I get it. As a reviewer you want to try and add relevance to your review as opposed to simple test results. It's real easy, however, to fall into the trap that all the High Fidelity magazines did at the peak of that era, and to overstate something purely because you're trying to prove your own relevance. (Disclosure: I once received a press association "award" for being the first person to use the word "screams" to reference the speed of a computer. So, yes, I get it. You don't see me writing "the Z9 in High Efficiency raw just screams and renders buffers superfluous." )

The problem, of course, is that hyperbole gets picked up and transmitted over the Internet so fast that it becomes "reality" for most people. That, of course, is one reason why I write these "strange things said" articles. Marketing messaging has become so pervasive and amplified in our society as to mask actual need and/or performance. As I was considering this article, an email came in that was asking about gear, but seemed to be valuing f/2.8 over f/4 for no apparent reason. It's real easy to hear about "better" and then lock into that as actually meaning "I need that."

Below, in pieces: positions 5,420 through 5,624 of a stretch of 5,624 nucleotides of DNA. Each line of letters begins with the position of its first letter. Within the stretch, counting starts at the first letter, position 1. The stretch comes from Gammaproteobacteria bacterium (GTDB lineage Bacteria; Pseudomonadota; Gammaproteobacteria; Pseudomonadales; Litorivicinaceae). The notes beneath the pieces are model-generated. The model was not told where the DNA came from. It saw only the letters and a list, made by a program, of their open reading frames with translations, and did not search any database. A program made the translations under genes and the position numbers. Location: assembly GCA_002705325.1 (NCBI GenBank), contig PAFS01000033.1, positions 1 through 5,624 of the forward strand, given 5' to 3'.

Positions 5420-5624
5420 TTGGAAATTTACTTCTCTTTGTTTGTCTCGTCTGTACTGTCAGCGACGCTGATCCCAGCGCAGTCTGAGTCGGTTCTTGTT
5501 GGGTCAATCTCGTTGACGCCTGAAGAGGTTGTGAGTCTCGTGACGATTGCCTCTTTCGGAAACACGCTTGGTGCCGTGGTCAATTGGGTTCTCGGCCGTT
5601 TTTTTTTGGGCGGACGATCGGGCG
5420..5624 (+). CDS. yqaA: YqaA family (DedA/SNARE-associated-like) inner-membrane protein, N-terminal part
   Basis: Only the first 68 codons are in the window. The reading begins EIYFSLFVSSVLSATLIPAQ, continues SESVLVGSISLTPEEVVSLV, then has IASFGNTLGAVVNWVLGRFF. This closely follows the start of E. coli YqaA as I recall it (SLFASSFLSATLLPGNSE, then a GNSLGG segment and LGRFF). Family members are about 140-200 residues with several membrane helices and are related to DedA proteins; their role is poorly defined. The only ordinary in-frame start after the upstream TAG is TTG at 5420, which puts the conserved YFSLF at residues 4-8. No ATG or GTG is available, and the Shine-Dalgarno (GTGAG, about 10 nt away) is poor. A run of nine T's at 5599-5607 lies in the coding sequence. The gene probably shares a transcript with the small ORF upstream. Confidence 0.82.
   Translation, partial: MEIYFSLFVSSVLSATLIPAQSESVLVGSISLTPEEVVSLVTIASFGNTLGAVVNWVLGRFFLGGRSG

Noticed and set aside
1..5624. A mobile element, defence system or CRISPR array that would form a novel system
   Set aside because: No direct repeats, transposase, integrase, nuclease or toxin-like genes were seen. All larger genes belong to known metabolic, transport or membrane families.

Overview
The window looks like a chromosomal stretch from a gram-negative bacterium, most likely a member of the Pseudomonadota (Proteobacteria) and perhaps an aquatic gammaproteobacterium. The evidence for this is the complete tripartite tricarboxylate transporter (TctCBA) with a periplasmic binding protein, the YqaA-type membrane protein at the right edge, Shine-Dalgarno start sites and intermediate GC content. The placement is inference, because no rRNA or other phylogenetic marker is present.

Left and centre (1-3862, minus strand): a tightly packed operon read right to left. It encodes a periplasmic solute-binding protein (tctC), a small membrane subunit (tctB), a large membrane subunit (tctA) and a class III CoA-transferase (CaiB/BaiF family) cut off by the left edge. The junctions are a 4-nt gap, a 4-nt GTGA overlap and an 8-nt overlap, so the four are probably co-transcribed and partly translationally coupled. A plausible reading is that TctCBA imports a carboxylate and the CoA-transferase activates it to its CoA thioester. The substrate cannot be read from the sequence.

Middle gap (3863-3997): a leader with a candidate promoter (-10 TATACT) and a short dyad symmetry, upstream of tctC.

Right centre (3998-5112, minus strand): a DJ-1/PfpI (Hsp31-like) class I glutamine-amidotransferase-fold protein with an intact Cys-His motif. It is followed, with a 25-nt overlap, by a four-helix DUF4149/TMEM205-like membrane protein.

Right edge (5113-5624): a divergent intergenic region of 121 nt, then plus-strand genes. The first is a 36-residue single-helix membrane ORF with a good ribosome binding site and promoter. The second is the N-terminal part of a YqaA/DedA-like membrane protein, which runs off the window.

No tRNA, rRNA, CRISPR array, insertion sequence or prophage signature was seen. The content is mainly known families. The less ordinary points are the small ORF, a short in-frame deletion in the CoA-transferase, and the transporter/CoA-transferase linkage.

I haven't evaluated the X-H2 yet, and it will be a bit before I get to it, so I can't say how good it is. My expectations would be that more sampling is better. But I'd also expect other aspects to be relevant, too: with phase detect on sensor being based on photosites, smaller photosites get less light. So I'd want to understand how more sampling impacts other aspects of the camera.

Use Manual Exposure Mode with Auto ISO — a common email statement I receive and observation of user setups

The problem with Manual exposure mode coupled with Automatic ISO is simple: you're altering your pixel integrity to preserve a specific depth of field and subject motion constraint. I run into this a lot with wildlife and sports photography users. They want maximum aperture of the lens, but 1/1000 or 1/2000 of a second shutter speeds to stop action. The problem is that with a lens like the 500mm f/5.6 and 1/2000 is that's not a lot of "exposure." Remember, EXPOSURE = LIGHT filtered by APERTURE filtered by SHUTTER SPEED. Indeed, we're already two stops below Sunny 16 in bright sunlit light for an ISO 64 camera. As the light goes down, we get into pixel integrity jeopardy pretty fast.